Friday, October 31, 2008

2 New Portraits

So - something a bit different. I've enjoyed doing portraits for a while now. Before I started this photo thing, I really like painting them. There's just something really nice about working with people and expressions and light, and even though I'm trained as an architect, I find working with people much more engaging than the hard rational line or, for that matter, the landscape . Here's a couple recent experiments:

The first photo is taken with Maria under a tree, back lit by the setting sun, with a bit of on camera fill flash on her face. The ambient is intentionally underexposed, so the flash on her face pops a bit. I used several Photoshop masks/photo-filters to darken and cool the edges of the photo and also to warm the light on her face. My intent was only to enhance the original capture, so the final here is not really unlike the original.

The second image is a studio shoot with Rachel. I lit her face with a single soft-box. The backdrop was lit by a speed-light that was gelled with a light blue gel to give the background a tone similar to her eye color. Overall I like the image, but I was going for a specific look, so the original capture needed a bit more PS work. Take a look at Platon to get an idea about what I was up to. I love the way he lights his subject and the background "correctly". His subjects seem to be enveloped in the light and not just lit by it. My favorite aspect of his work is that he is using a very simple, often single, light set up. I'm really in favor of this non-gearcentric approach and just learning to do a few things really well. I think it allows him to concentrate on his subject and releases him from fussing with his equipment. A couple things that I noted about his images while trying to reproduce the effect:

First, the single light that he uses appears a bit higher, so the light is a bit more raking. This brings out a bit more detail in the skin - not very flattering maybe - and with Rachel's smooth skin it may not have made a difference. I do think the higher light does add some weight to the images.

Second, the light on the backdrop doesn't reflect to create a hair light effect on the subject allowing a crisp line that separates the sitter from the background. I had a lot of trouble getting this balance right in my little studio and still haven't figured out how to spot the background effectively yet. I'm sure that Platon does some PS work to get the final pics, but not what I had to go through. Anyway - love this stuff, and looking forward to doing more of it. Any takers? Drop me a note.

Monday, October 13, 2008

Why I like photographing kids

Last weekend I did my second kid photo session - I think from now on instead of "photo session" I will use the term "kid safari" - so lets start over .. Last weekend I went on a "kid safari", find a kid, travel to an "exotic" location (National Mall), turn him/her loose, and the chase is on! Just change the "big" in big game hunting to "little", and there you have it. Kids are great, and I think it would be tons of fun to do full time.

With this in mind, if there are folks who are reading this with children or who know anyone with children, I'm building a portfolio and am offering my services free - limited time only. All I'd ask is to allow me to use the images in my portfolio, a few kind words on your neighborhood parent list serve, and maybe a free juice box during the shoot.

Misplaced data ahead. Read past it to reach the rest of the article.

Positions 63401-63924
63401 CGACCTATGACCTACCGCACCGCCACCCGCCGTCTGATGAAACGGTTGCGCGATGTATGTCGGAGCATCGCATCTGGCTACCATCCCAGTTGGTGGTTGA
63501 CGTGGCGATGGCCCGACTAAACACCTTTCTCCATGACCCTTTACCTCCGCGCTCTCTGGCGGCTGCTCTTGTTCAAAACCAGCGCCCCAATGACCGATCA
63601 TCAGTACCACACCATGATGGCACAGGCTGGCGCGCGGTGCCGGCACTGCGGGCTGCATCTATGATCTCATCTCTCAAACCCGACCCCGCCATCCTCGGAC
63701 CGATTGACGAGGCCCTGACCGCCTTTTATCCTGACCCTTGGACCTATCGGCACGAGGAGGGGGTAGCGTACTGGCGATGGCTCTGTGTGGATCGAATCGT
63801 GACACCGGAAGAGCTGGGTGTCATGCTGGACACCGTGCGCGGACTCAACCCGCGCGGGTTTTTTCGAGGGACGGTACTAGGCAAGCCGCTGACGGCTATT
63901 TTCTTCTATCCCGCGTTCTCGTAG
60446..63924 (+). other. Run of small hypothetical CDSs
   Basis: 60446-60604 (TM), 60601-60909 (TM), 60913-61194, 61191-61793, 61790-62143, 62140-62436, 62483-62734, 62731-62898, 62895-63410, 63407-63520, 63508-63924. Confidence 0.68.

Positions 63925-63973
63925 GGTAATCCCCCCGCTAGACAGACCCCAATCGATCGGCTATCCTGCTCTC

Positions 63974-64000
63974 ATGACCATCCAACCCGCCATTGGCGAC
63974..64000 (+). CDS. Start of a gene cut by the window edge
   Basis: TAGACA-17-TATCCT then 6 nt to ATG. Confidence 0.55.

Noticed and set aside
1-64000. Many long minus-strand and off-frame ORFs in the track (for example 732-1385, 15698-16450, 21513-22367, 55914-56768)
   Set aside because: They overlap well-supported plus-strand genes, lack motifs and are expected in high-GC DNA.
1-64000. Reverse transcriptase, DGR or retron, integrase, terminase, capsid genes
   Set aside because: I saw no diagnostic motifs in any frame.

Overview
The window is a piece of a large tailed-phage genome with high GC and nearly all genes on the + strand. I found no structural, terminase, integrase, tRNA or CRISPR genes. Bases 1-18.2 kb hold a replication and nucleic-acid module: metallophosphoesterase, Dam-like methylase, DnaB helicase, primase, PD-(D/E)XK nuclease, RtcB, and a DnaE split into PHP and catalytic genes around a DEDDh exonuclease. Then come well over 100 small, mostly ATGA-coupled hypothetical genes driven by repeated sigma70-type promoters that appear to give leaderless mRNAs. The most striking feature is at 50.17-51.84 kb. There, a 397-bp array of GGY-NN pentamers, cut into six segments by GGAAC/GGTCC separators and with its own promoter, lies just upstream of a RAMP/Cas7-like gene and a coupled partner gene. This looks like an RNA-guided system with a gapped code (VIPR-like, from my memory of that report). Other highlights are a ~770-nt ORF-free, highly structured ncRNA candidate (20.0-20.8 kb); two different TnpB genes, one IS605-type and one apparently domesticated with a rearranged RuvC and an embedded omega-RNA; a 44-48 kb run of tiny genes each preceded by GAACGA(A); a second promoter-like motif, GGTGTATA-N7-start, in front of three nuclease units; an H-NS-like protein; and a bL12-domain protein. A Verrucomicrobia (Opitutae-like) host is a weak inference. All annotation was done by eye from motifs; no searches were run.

So a few reasons why I like to take photos of kids:

They always try hard at everything.
Their attention span is comparable to my own.
They are curious about everything.
They eat dirt.
They are drooley and their noses run.
They don't worry about double chins or which is their good side.

Here is a selection of my favorite images from the afternoon: (you can see more totally unedited, bug bites and all, pics here.)

A few things to note in the categories of "lessons learned" and "things to practice". In framing the subject, I think in general it is very important to 1) create space around the subject and 2) get all of the important body parts in the frame. I'm all for breaking the rules, but there are a number of shots that I think would have been nicer if I had gotten a bit more of the foot or the pointing finger or the ear, etc. Initially I think its very hard to concentrate on the entire frame and not just center the eyes in the middle of the picture, leaving off feet or hands. Once the subject is framed I am then looking to compose the picture using other background elements, a ray of light, the edge of a building, a spot of color, etc. Not saying that I always get it, this is a reminder to myself as much as anything that these are things that I want to practice. A few other notes. 1) Get down to the kids level. 2) Kids love to climb up, get down, peak over and around. These are all good opportunities for shots. 3) The catch light is best when there is maximum contrast between shade and sunlight. Most of these shots were done with the kid in the shade and with some aspect of sunlight filling, bouncing, filtering in, etc. 4) Set the camera focusing to continuous, because this might as well be a sporting event.

I shot all of these with my 70-210 lens and with some degree of on camera fill flash.

Friday, October 10, 2008

What are you wearing? A selection of black.

Just a few days after the blue jean fashion show at the Swedish Embassy, Maria and I rented a car, slipped on our biggest, blackest boots and drove out to the not quite anywhere, not quite somewhere of northern Virginia, a.k.a. the burbs, for a heavy metal music review at Jaxx Night Club.

First, let me say that I think everyone needs to fear (and at least be very suspicious of) the suburbs. This goes double when the reason for being there is named the Slave to the Metal Tour. So let's just say that our first impression of the place did little to alleviate this fear, or help us forget the hour we just traveled through rain and rush hour.

Situated between a Lebanese restaurant and a Korean-neon convenience store in one of those totally foreign, oddly similar strip malls, Jaxx, an icon of metal music to those "in the know", was .. well .. smelly (I totally forget what smoke in a bar is like.), a bit torn up, a bit torn down and very well worn. The most solid thing about the club being the pipe metal railing separating the stage from the sunken mosh pit (no glass bottles please), realm of sweat and teens with hawks (and intrepid photographers of which we were several). Not that it was a problem when no one patted me down at the door after I set off the metal detector, but somewhere in the back of my mind I did recall that possession of a fire arm is legal in VA bars ..

Fortunately, it didn't take long to forget the trek. Our initial suspicion, slammed and shaken when the music kicked on (with many thank you's from the bands to the sound technician - always the first sign of a good venue). Really and truly I miss this sort of music. Plus, I was allowed to get up on stage for some close up action shots!